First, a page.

The movie’s themes are dealt with in a subtle manner, preferring to embed these ideas deep within the character arcs, instead of leaving them to have long discussions about the nature of memory itself. The end result is deeply moving, offering a rare glimpse at an artificial intelligence aided future that isn’t bleak, but actually serves to help us become more attuned to our own emotions.
Films in the same wheelhouse as Marjorie Prime are often described as cold, but it manages to be a very warm film, that gracefully handles every topic from ageing to mental illness. Writer/director Michael Almereyda manages to do justice to material that was widely revered on the stage, leaving it feeling equally intimate on screen despite various cinematic qualities.
The other way the film shows an ambition that few stage plays share when translated to the screen is in the aesthetic choices. Sean Price Williams, the regular cinematographer for Alex Ross Perry, shoots in a style that at first feels artificial, until you realise that’s the point. The film is about people coming to terms with emotion via software that is emotionless by design, and the artificial emotion is replicated in the heavily stylised shooting style. Combined with another fantastic Mica Levi score (only her third, and yet she’s already the best film composer working today), and the result is equal parts cinematic and intimate.
A Ghost Story
Both written AND filmed in secret after he wrapped post production on Pete’s Dragon last summer, A Ghost Story looks from the outside like nothing more than a palette cleanser for director David Lowery after directing a big budget Disney behemoth. It may have been conceived from these humble origins, but A Ghost Story doesn’t feel hastily put together; it is a wondrous, genuinely spellbinding achievement that dares to examine both the human condition and the changing face of society, all via an intimate (close to dialogue free, in fact) narrative about grief.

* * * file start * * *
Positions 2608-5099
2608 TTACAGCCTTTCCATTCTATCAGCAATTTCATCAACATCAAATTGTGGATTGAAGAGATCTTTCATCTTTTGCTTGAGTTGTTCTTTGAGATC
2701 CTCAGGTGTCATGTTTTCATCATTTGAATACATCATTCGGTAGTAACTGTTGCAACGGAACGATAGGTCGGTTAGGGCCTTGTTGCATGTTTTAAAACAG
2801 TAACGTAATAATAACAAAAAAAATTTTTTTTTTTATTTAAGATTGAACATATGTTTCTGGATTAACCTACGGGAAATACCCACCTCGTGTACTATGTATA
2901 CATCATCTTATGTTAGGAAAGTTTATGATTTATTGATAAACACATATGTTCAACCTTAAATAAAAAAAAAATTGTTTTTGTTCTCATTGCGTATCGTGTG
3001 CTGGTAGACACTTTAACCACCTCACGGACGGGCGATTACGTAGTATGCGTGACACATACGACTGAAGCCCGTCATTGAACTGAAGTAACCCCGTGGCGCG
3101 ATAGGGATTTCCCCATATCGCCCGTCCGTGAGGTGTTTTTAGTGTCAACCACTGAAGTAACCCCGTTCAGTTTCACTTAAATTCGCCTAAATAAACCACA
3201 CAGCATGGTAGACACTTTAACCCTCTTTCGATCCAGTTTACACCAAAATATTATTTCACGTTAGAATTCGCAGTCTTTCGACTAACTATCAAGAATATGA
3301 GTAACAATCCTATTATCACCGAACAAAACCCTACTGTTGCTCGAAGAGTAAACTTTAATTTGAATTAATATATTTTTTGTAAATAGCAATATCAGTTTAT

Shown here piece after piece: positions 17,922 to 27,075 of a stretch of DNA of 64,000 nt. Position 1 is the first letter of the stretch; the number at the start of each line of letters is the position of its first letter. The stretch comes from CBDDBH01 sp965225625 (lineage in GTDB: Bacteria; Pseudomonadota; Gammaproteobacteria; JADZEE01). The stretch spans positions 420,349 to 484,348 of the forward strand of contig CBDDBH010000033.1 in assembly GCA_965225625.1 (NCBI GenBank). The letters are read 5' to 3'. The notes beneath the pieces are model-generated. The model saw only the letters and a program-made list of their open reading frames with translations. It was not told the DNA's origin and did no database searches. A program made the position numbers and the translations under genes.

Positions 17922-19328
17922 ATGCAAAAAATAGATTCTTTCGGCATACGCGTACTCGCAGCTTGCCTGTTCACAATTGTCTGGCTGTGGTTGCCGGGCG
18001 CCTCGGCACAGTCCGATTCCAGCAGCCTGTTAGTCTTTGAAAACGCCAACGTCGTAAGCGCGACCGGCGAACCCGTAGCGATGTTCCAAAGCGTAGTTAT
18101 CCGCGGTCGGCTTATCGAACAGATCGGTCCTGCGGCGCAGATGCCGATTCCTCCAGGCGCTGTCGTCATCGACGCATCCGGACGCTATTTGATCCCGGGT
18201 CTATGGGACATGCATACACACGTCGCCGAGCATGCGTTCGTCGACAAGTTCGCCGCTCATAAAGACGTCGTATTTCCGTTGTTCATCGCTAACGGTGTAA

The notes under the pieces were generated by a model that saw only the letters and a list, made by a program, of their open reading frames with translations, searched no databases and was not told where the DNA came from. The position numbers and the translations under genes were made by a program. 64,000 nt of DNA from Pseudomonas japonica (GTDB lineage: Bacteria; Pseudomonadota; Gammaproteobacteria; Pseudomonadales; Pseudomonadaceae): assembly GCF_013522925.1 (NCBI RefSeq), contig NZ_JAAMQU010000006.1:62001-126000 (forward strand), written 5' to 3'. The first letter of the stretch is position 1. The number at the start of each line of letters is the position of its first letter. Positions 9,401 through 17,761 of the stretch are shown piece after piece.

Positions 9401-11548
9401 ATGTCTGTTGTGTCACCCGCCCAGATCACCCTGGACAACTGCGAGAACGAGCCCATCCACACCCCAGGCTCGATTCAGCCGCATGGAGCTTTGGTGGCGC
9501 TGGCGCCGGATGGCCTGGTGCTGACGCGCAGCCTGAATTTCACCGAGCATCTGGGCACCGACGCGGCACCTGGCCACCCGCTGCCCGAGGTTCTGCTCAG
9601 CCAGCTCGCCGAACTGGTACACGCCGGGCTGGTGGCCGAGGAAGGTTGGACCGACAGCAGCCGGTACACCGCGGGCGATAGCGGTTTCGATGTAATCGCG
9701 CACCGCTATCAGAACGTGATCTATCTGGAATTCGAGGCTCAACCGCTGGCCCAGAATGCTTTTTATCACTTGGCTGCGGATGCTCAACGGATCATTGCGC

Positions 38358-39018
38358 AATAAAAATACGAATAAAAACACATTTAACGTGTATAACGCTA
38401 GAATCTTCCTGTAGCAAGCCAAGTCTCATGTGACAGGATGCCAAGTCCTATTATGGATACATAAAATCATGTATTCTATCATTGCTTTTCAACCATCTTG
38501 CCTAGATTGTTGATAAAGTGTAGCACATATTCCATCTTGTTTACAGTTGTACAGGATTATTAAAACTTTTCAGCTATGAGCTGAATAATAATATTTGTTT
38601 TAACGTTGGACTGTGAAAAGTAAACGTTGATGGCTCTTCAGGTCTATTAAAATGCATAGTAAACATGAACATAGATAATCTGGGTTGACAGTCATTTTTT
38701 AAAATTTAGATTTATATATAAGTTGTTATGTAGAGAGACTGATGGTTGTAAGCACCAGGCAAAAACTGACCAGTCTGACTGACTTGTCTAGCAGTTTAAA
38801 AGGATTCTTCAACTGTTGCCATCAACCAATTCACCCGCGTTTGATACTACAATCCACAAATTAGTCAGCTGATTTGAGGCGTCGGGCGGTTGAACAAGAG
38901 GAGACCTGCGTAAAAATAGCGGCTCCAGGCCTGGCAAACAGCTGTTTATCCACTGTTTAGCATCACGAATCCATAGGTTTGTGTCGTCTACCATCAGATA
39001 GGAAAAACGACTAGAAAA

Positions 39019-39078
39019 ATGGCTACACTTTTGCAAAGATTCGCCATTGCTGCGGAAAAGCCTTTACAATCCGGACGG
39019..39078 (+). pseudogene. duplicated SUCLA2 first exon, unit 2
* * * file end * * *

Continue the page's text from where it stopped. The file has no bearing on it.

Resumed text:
Its genre bending approach to various horror and science fiction tropes makes it feel like a perfect companion piece to Olivier Assayas’ Personal Shopper, only with the theme of grief in this film explored via the party who no longer walks the earth. Or rather, does walk the earth, only is now taking the form of a gigantic white sheet, with two giant eye holes cut in the top. Lowery is completely aware of how ridiculous this conceit is and even generates a few well timed gags at its expense, but the key to the film is how seriously he takes this oddball set up.
After the brush with mainstream family filmmaking with his prior film, here Lowery returns with his most arthouse film to date. The first half of the film teases with horror conventions (long takes are held for minutes at a time, leaving an uneasy feeling even if nothing immediately horrific occurs), before the second half becomes more metaphysical; closer in scope to science fiction at its most humanist than a conventional fright fest. The humanism on display is particularly interesting: the two lead characters are only credited by single letters (Casey Affleck as C, Rooney Mara as M), but even with only brief flashes of dialogue, their movements alone help depict a stronger and more keenly felt sense of character than hundreds of pages of dialogue ever could.
The already much discussed “pie scene”, a near ten minute take of Rooney Mara’s character stress eating a pie in real time, sounds ripe for parody on paper but is utterly moving on screen, due to how the simple act helps depict a palpable sense of grief, as well as the best snotty nosed acting this side of Viola Davis in Fences. On the whole, the film most resembled the work of Thai director Apichatpong Weerasethakul, whose films (most notably Uncle Boonmee Who Can Recall His Past Lives), manage to blend the mystic with the mundane, taking the overblown supernatural elements at face value and using them to the advantage of the character study he’s crafting.
I will be reviewing the film in greater depth nearer its release, as I’ve barely scratched the surface with the wondrous things about it. It’s one of the best films of the year, and the perfect way to end my time at Sundance London.
Which of these three films are you most excited for?
Sundance London runs from June 1st-June 4th 2017 at the Picturehouse Central in London’s West End.